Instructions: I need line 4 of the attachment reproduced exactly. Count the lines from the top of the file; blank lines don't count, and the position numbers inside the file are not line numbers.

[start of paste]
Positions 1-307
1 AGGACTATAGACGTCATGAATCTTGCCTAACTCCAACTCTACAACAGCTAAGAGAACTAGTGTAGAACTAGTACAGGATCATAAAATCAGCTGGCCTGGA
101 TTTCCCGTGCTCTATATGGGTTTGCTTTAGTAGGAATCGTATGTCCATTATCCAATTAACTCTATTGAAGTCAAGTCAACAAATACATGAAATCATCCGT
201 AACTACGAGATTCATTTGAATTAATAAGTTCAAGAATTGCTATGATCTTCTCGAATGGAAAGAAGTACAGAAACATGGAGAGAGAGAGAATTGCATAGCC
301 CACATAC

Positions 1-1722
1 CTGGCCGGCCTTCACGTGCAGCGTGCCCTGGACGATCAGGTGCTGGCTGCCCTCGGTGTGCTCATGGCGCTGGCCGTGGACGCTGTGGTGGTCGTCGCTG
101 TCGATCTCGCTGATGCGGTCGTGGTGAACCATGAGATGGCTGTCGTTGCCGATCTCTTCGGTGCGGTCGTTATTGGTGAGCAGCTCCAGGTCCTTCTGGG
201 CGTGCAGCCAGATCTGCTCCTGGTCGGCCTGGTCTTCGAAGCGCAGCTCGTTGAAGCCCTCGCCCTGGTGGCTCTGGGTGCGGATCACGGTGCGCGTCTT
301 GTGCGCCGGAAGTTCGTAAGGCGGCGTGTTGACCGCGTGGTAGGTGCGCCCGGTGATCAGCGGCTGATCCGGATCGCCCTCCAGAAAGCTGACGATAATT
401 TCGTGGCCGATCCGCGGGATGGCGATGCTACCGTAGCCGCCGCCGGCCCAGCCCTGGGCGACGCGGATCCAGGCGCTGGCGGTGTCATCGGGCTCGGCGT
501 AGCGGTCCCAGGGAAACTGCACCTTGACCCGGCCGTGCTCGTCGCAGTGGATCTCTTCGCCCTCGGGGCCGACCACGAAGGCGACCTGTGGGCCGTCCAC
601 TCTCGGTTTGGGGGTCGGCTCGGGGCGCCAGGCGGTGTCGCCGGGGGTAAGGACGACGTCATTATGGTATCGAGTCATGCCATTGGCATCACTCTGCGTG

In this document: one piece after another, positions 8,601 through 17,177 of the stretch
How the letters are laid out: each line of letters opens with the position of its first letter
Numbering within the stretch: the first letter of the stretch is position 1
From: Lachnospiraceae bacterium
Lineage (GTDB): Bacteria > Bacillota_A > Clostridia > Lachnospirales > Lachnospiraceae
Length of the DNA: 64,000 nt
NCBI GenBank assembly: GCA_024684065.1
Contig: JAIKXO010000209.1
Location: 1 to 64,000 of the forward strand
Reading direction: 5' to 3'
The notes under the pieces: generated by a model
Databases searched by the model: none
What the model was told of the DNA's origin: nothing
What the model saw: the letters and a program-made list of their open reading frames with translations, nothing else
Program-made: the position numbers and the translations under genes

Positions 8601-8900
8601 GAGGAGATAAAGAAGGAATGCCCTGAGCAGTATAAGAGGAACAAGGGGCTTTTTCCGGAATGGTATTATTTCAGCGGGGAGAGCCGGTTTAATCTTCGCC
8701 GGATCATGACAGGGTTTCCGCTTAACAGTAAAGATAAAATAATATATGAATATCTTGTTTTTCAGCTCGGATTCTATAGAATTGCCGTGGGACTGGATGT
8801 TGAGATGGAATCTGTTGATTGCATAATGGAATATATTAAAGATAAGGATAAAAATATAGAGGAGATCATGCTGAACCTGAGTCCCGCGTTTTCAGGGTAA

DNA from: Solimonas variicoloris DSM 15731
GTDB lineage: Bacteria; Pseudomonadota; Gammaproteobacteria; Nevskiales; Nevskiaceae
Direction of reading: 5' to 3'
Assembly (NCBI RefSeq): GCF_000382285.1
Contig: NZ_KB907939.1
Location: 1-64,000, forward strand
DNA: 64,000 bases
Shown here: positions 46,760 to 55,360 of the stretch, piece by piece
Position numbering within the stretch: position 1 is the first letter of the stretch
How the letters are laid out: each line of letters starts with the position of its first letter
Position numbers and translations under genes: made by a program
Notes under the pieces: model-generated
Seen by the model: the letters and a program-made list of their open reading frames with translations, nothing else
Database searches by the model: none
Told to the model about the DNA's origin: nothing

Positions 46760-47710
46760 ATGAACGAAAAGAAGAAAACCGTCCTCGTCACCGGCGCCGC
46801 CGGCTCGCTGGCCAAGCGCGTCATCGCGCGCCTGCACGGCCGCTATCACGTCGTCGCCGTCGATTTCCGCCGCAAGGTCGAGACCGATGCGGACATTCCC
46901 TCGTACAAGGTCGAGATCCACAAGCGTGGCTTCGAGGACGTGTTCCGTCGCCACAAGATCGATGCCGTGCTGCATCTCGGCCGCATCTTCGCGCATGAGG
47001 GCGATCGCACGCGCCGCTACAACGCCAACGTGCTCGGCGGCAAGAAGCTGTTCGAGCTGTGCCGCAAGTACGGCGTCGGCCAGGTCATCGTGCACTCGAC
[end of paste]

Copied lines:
201 AACTACGAGATTCATTTGAATTAATAAGTTCAAGAATTGCTATGATCTTCTCGAATGGAAAGAAGTACAGAAACATGGAGAGAGAGAGAATTGCATAGCC